Back to

W O R K S H O P

page

It might happen that you find a few, old, different Unimat belts in your drawer, and you wonder if they can fit your Unimat machines. Probably the thirst thing you do is you try to fit them to your Unimats. But how can you be so sure that belts are not too tight or not too lose? Let's measure them! 

Diameter

If your belts are round in shape, you will be looking at 5mm diameter for you Unimat 3, and  at 4-5mm for your Unimat SL. The best tool to precisely check the diameter of your belts is a Vernier gauge. Because you are a proud Unimat user, you certainly know how to read your calipers, although some modern easygoing users might prefer digital versions.

IMG_1911.JPG

Circumferential length

Circumferential length of your polyurethane belt is almost equal to its cut length. I said "almost" as there will be a difference of 2-4mm in circumference due to some displacement of belt's material when welded.

 

There is a one particularly good tool to measure circumferential length of your Unimat belts. You might be surprised what it is.

IMG_1908.JPG

Take your soft tailors tape measure and fit it inside your belt. Make sure there is no space between the tape and your belt, i.e. tailor tape fits tight inside the belt,

IMG_1910.JPG
IMG_1907.JPG

and read circumferential length of your belt.

For polyurethane, welded belts, true belt circumferential length (CircL) is equal to:

belt cut length (CL) reduced (-) by some displacement of material (Dm) when the belt is welded.

 

Amount of material displaced in welding process, reflected in circumferential length of belt, varies depending on your welding method and skills. In general we would assume a value of between 2mm to 4mm reduction in belt circumferential length as the most common one.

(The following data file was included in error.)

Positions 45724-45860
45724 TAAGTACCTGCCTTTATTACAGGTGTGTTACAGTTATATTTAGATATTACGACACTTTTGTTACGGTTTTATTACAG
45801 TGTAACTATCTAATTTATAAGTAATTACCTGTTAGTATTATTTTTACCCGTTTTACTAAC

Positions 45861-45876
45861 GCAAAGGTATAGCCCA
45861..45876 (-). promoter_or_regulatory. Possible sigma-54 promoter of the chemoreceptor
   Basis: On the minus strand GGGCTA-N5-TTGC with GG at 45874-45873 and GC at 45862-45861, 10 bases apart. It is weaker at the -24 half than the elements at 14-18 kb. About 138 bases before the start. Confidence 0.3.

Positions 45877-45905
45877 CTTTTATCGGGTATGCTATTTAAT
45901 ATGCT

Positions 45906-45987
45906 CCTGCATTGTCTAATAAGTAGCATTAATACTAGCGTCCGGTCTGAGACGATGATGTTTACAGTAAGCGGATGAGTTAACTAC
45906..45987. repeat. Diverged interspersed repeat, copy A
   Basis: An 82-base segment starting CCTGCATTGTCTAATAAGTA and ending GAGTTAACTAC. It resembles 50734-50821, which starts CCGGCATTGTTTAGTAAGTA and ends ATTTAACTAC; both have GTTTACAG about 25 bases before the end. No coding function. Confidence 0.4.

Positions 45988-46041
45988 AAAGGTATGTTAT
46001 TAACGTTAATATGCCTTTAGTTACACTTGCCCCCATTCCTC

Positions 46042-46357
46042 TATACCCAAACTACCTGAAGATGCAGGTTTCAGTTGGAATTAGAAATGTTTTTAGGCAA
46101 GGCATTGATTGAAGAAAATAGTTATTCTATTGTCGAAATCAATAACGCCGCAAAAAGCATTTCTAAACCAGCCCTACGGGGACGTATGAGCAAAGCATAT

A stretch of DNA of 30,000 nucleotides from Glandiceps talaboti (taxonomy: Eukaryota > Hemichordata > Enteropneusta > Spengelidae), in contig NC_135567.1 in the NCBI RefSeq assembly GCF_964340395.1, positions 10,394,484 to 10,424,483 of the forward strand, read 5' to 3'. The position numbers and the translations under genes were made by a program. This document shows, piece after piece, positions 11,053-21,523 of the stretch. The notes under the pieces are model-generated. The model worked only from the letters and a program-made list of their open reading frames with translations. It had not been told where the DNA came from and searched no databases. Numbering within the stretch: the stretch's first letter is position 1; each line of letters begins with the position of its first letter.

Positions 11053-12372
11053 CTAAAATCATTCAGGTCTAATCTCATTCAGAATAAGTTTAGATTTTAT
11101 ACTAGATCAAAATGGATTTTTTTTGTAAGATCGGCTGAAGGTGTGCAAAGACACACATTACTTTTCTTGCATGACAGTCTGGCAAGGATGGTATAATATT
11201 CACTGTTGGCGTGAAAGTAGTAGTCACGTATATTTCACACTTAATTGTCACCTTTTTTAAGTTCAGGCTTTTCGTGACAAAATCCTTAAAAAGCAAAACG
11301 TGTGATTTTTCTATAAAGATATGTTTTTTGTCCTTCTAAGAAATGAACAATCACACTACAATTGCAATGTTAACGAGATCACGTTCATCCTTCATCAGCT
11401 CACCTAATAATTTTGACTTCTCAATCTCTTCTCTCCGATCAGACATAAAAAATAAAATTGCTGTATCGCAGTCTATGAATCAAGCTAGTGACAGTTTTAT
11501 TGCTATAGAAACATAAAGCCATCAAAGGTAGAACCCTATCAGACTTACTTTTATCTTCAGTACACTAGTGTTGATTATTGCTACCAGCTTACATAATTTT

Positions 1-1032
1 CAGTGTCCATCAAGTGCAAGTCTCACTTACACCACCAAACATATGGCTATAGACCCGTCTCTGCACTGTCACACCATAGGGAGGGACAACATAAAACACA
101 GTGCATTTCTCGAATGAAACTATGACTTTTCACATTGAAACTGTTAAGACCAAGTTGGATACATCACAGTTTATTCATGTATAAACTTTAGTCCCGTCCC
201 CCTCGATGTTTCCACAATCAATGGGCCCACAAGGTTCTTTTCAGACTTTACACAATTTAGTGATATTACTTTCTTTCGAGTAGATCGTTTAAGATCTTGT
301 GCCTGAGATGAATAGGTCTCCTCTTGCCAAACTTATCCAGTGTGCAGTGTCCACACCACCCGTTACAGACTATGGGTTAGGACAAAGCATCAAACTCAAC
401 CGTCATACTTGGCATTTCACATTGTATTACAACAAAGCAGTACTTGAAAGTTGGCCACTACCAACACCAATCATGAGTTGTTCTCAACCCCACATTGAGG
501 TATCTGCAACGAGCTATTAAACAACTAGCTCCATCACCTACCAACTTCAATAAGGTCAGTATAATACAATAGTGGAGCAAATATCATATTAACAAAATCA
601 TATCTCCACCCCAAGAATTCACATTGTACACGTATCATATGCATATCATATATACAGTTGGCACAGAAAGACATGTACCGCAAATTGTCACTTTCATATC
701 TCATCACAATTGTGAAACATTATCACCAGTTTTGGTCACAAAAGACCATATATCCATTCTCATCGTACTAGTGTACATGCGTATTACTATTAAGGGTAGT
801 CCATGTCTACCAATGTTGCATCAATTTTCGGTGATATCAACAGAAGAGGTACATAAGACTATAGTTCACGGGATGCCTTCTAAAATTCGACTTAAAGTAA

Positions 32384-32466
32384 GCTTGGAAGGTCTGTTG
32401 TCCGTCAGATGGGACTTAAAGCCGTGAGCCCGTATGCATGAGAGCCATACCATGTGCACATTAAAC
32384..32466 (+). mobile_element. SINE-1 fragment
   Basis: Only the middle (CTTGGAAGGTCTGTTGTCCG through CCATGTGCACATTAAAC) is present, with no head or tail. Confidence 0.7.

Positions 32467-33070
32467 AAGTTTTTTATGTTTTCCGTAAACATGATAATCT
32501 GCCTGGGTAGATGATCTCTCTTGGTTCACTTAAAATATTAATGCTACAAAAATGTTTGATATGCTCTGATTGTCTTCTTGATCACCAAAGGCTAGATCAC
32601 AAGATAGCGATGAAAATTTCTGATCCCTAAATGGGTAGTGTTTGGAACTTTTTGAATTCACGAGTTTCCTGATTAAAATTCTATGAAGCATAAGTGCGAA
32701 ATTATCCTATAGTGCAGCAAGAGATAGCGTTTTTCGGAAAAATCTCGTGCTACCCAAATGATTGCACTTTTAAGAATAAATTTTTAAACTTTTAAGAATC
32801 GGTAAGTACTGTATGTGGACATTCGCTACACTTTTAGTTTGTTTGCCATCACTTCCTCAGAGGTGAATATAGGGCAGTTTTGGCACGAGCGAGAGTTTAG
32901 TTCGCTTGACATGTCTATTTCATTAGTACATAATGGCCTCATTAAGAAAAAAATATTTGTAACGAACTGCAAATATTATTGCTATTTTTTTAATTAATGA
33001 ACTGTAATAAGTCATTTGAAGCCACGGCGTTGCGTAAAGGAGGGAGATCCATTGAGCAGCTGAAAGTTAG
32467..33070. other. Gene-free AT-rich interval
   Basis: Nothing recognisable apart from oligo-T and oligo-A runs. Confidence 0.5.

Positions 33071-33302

For black rubber O-rings, true belt circumferential length (CircL) is equal to its theoretical cut length CL.

Example 1

For the orange 5mm polyurethane belt from the attached picture, we read 280mm as its circumferential length. We need to apply simple math formula:

 

CL=CircL+Dm

where:

CL - belt cut length

CircL- circumferential length

Dm - displacement of material (polyurethane belts only) when welded 2mm-4mm

 

 

In this instance:

 

CL=280+4mm

CL=284

 

The true cut length should be approx. 284mm.

Example 2

For the black rubber O-ring, from the attached picture, we read 242mm as its circumferential length. O-rigs are manufactured in different, to our polyurethane welded belts, way. Because of this the read value of 242mm can be regarded as equal to the belt cut length (CL) for our calculations. 

CL=CircL

The true theoretical cut length should be approx. 242mm

Translating circumferential length (CirL) to O-ring diameter

Having your circumferential length CircL  measured (or calculated), it is very handy to translate it into O-ring diameter because O-rings are usually specified by diameter. To do so, the following formula is to be used:

O-ring diameter = 2(CircL / 6.283)mm

where:

CircL - circumferential length of belt

Example 3

Circumferential length of the belt is 226mm. Calculate diameter of the equivalent O-ring.

 

O-ring diam = 2(226/6.283)mm

O-ring diameter = 2(35.97)mm

O-ring diamter = 71.94mm